This piece first appeared in The MOPS Magazine November Print edition. Written by Lydia Mikkael. Used by permission from mops.org.
The cliché that sex goes away when you have kids is only funny in sitcoms—in reality many of us are wondering if motherhood is inherently a trade-in for good sex?
The nature of it seems to work against us. Pregnancy and breastfeeding tamper with our hormones and then leave us in a stranger’s body. After littles in the lap, babies on the chest, and our bellies used as trampolines, our touch quota is full. In the chaos of the day, it can be hard to connect to the part of your partner that is lover and friend and not just co-parent and roommate. By the time the kids are finally tucked in bed and the house is quiet, you’re much more interested in laying your head on that pillow than what your partner wants to do under the sheets.
Many of us rally anyway, because we know it’s important. But the problem with sex that feels like work is that it doesn’t really work. When we approach sex as something we need to do, the opportunity for connection often becomes a pain point instead. Even if you’d never admit it out loud, you may dread the moment or be impatient for it to be over. You show up passive or distracted. You might even start blaming something external to get you out of sex because “I don’t want to…again” doesn’t feel good enough.
Taking the work out of sex starts with paying attention to how we think about it. To redirect all the energy being mustered for the bedroom towards what’s happening in our minds right before. Having sex when you’re not in the mood is totally fine—but what motivates that decision might not be.
When sex feels like work, it’s probably motivated by obligation. The drive to have sex because you “should” is rooted in fear, insecurity, and most likely messages that come from people who aren’t in your bedroom.
When sex feels like work that you enjoy, it’s motivated by choice. A conscious decision to focus on your love for your partner, reminding yourself you want and like to meet their needs. This puts you in the driver seat instead of expectations and will feel more honest and empowered, even if the sex looks the same. It changes an “ok…give me a few minutes to finish these dishes” to a “I’m not sure I’m in the mood right now, but let’s see if you can get me there!” Sex that two people want to be there for creates an openness and a connection that goes beyond pleasure. Probably because that’s what your partner was requesting anyway—not just checking sex off the list, but feeling desired.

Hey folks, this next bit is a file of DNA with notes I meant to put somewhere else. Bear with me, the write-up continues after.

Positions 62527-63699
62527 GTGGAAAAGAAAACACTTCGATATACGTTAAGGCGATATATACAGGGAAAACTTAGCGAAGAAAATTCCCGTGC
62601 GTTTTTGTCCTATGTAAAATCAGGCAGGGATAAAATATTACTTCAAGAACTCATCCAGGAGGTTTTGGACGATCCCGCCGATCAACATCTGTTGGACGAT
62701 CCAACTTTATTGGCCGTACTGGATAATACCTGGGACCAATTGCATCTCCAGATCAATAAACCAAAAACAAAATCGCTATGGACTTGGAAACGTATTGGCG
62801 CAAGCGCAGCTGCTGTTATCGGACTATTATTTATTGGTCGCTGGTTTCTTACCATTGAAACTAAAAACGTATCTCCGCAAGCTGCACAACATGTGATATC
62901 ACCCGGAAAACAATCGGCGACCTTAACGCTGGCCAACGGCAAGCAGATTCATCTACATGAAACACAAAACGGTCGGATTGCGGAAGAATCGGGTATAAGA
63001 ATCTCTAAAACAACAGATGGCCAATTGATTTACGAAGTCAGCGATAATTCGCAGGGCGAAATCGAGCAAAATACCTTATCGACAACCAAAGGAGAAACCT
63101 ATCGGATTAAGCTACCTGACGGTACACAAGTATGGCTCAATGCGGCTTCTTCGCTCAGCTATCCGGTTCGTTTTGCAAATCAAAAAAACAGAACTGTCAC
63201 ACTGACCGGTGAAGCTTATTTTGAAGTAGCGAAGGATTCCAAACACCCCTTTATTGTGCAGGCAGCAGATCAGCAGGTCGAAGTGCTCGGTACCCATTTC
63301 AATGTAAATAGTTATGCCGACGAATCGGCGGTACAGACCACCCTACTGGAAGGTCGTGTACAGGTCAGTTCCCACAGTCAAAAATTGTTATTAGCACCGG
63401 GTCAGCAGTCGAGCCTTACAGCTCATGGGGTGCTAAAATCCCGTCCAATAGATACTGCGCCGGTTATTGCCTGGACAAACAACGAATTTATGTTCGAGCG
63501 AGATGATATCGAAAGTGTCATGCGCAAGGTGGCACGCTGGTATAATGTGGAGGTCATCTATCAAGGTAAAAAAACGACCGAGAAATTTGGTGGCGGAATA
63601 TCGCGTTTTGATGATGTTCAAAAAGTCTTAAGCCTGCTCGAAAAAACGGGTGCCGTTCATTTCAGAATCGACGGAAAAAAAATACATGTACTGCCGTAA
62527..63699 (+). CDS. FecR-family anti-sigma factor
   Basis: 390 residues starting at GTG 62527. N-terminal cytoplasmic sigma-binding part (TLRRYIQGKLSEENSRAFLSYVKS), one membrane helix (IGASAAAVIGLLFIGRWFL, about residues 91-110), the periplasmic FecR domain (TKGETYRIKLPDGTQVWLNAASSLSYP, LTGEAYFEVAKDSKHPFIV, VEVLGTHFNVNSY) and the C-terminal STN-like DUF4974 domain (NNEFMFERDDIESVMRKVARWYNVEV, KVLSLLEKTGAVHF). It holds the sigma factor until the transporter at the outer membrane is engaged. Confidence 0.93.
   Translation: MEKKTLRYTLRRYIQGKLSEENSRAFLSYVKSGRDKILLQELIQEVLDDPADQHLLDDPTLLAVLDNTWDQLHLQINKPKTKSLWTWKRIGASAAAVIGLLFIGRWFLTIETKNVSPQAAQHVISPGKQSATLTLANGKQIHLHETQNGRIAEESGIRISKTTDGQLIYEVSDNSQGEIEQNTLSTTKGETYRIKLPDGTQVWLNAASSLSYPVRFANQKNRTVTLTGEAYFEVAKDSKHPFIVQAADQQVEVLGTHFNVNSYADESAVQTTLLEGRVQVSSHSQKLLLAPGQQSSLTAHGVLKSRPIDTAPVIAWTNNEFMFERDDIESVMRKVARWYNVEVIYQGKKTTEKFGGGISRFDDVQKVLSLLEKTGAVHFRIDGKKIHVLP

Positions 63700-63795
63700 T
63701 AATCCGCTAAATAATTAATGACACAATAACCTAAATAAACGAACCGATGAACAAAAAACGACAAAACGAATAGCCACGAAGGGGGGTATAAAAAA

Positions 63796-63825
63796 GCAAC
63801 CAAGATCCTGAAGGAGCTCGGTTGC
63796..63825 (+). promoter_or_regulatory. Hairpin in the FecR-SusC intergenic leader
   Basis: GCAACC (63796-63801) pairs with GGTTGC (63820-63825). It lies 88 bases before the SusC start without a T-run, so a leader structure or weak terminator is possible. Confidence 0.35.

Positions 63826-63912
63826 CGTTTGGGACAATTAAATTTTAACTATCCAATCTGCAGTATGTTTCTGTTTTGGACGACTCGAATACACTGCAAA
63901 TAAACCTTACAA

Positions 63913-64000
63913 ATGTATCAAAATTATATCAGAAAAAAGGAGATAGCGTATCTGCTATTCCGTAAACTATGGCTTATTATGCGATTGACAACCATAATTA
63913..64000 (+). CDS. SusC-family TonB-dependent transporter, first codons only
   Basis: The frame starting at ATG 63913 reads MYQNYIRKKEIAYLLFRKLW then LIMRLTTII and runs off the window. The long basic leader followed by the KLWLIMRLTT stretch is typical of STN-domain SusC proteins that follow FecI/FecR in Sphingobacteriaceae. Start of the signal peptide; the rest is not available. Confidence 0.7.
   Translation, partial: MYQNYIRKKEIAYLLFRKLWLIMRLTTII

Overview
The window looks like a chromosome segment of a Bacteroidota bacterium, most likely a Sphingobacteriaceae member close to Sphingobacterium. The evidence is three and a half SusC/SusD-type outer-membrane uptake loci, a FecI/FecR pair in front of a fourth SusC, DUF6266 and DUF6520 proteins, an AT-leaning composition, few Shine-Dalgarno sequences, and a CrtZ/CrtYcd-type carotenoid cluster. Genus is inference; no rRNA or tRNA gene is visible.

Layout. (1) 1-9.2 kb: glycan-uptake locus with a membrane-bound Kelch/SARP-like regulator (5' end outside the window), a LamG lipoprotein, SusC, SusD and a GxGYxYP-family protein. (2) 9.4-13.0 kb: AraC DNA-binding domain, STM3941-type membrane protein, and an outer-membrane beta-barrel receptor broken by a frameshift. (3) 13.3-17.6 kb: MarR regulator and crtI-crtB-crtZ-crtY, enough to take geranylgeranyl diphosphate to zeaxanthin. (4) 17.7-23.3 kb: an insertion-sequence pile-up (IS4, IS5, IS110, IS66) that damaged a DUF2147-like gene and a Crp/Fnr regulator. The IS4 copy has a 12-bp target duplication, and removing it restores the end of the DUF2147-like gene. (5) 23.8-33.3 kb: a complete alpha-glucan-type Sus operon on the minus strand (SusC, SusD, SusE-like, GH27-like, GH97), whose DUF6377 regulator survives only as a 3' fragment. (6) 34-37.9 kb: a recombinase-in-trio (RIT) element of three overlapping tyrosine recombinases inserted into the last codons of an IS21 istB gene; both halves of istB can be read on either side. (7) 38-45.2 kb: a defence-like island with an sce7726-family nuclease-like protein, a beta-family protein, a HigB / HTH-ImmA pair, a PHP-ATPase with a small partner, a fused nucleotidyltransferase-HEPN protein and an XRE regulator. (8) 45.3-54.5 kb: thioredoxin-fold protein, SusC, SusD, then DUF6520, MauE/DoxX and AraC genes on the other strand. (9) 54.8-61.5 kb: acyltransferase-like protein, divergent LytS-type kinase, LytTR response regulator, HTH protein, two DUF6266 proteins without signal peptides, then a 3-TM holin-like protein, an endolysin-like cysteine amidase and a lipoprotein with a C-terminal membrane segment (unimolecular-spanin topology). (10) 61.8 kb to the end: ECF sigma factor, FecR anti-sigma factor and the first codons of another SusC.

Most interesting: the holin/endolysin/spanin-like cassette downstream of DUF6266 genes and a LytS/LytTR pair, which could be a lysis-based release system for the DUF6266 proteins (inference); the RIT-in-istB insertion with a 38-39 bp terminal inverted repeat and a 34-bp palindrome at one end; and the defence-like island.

If you want to move sex from feeling like a should to want, here are some fun ways to help shift your mindset.
1. Sex Bucket List
Make a sex bucket list together: a list of items at least one person is interested in, but both are open to trying. Go back to this list on days you feel uninspired. Pick an item on the list and let it cross your mind throughout the day—mentally rehearse it or research it or whatever pumps you up for trying it later (and if you’re up for it, you can get things started by letting your partner know what’s on the docket!).
2. Initiate Flirting
Instead of encountering sex as the last item to address when the day’s list is done, build the connection throughout the day by leaving notes or sending flirtatious texts. They don’t even have to be sexy—any way you connect to the fondness you feel for your partner will remind you what motivates your sex.
3. Start sex with a conversation about sex. Talk about your sex life together, keeping it to the positive and the real. (Save discussions on what’s not working or hypotheticals for another time). Reminisce about the desire of your dating years and some of your best times and you might find yourself creating another soon after.
4. Schedule it.
I know that sounds incredibly lame, but it can be useful for reliving anxiety about unsaid expectations. Even if the scheduled sex is only in your mind, this can help you focus your energy towards a specific event instead of always feeling “on.”
Know that if you’ve tried to approach sex differently, but it still feels like a should, you can change your mind about having it an any point. Even if was on the calendar, you’ve been texting about it all day, and the candles are lit. You can still change your mind. It doesn’t mean you’re a tease or a failure—it means you’re honest. And sex that is given and enjoyed from an honest place is what makes work sex, good sex.